Life insurance is considered a necessity in our world today but the kind of life insurance you choose is up for debate today even more than it was in the days of our fathers and mothers. In those days they searched for just enough to “bury” them. In later years it became the “investment” approach to life insurance. Any good life insurance agent will tell you “life insurance” is not the best way to save for the future. It is a stop gap measure.
Life insurance is designed to do two things. First, it must be enough to take care of your burial and funeral expenses after you are gone so your heirs don’t get stuck with the bill. This is the same line of thinking our forefathers used. However, it now has gone past that.
The other part of life insurance is the reason to have plenty of it if you are in the under 60 age bracket. You want to leave something for your spouse, or in some cases your children, to live on after you are gone. Noble idea to say the least. As one comedian put it he didn’t like life insurance because he didn’t want anyone to be happy when he died. Well as funny as that is, we always want to leave something for our loved ones.
The problem is we are living longer. Medical science and the drug makers have seen to it we now live well into our 90’s if we’ve lived any kind of clean life. Our 80’s are certainly doable for non-smokers and people without a family history of heart disease. So where does this leave us when it comes to life insurance.
First of all if you make it to your 90’s chances are you are not going to have insurance anymore. You’ve long passed the age of being eligible for some companies and the other companies aren’t about to let you off on the “the cheap.” It will cost you more than the average person can afford to keep it up. So that is a dead issue, no pun intended.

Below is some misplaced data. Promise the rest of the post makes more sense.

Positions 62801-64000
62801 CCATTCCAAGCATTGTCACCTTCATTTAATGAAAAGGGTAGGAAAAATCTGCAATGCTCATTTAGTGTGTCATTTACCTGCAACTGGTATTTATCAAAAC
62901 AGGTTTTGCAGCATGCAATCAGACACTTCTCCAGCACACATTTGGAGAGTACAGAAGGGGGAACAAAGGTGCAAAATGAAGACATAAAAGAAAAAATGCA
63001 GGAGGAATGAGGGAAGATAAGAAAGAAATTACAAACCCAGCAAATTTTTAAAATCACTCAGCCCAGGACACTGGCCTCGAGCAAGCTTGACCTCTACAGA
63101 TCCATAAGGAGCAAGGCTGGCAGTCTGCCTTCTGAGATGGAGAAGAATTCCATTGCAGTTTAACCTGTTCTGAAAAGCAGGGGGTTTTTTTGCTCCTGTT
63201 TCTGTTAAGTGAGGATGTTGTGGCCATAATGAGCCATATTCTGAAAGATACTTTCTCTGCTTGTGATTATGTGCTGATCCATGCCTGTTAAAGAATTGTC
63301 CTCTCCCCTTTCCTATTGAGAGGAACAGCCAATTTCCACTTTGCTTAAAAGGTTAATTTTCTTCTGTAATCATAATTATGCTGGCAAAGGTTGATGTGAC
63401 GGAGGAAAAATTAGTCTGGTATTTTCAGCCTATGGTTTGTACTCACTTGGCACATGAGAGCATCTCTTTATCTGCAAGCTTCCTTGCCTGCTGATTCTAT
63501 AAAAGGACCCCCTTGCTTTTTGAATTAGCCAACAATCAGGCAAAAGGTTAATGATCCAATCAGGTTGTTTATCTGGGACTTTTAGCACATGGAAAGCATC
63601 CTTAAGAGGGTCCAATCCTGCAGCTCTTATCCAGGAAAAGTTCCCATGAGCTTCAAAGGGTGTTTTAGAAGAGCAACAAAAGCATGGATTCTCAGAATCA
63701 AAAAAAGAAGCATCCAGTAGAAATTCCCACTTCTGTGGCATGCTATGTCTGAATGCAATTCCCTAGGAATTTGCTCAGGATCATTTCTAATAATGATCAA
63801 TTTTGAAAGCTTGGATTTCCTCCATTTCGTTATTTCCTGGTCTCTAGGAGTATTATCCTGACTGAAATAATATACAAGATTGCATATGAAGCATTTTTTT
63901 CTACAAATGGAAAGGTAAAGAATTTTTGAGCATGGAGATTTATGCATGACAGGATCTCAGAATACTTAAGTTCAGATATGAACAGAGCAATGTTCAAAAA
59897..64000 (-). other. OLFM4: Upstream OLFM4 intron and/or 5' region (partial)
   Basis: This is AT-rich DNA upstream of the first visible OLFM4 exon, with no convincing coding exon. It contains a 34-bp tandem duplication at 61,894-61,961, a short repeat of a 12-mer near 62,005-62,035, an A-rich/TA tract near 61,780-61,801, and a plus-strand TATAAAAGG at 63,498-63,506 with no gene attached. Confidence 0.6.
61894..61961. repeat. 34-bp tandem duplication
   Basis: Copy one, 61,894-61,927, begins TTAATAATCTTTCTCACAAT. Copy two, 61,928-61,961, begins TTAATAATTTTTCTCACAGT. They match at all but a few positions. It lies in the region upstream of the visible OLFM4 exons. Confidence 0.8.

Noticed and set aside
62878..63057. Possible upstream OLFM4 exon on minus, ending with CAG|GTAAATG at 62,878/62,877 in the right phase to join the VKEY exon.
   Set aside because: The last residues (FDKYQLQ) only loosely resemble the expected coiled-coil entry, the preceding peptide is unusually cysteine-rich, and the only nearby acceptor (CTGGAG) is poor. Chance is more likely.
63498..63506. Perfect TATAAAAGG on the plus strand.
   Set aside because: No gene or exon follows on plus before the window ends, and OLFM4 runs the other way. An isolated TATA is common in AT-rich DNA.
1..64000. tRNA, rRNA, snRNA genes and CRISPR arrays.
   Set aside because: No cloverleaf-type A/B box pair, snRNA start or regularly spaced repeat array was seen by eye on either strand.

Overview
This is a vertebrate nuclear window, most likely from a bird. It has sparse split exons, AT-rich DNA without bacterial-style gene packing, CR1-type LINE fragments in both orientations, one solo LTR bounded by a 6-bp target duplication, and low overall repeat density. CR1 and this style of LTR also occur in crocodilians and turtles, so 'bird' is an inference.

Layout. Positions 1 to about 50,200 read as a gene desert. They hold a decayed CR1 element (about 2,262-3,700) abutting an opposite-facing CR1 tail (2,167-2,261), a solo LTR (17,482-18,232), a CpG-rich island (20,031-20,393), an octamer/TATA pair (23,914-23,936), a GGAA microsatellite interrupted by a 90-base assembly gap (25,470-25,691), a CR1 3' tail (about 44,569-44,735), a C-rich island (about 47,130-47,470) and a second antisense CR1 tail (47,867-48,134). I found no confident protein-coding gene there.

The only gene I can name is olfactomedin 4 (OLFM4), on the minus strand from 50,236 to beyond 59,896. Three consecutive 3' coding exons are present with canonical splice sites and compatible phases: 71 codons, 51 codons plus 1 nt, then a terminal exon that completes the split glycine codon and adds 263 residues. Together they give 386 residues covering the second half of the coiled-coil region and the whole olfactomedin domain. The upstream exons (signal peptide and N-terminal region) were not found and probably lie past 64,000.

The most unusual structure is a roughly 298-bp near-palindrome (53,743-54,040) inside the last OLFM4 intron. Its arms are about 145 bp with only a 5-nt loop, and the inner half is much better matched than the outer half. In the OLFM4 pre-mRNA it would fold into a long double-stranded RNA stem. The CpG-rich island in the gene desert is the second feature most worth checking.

Whole Life isn’t efficient certainly and Term Insurance only covers you for a short time. You are hoping to live well past that short time and if you take a Term policy you have to either renew it or drop it at the end of the term. Renewing it will be very costly since the new rate will be much higher than the old one. Dropping it leaves you without insurance and means you’ve just waited your premiums for 10 or 15 years and you are still healthy.
Wow not too much choice there. The option may be to make sure you buy a policy which not only allows you conversion privileges (change from 10 to15 years and renew) or a policy you can sell.
There are companies which do buy insurance policies and they may pay you what you already spent in one lump sum, they may pay you less than you paid out in premiums or in some cases they may pay you more. This all depends on your health and your age.
For instance, if you are in really bad shape, and obviously you don’t have many years to live for whatever reason and your policy is worth $250,000 you will probably be able to get a nice lump sum back by selling it. If you’ve paid in, let’s say for grins, $50,000, you can probably easily get a $50,000 payment from a buyer, or even more. The reason? When you die and they convert it to a policy they can pay premiums on, they are going to get the $250,000!
If by chance you are in very good health and the Term policy is running out, they are not going to be nearly as interested in buying it because of the money they will have to pay out to keep it going until you do die. It is simple math.
Either way it is an option you should consider when you go shopping for insurance.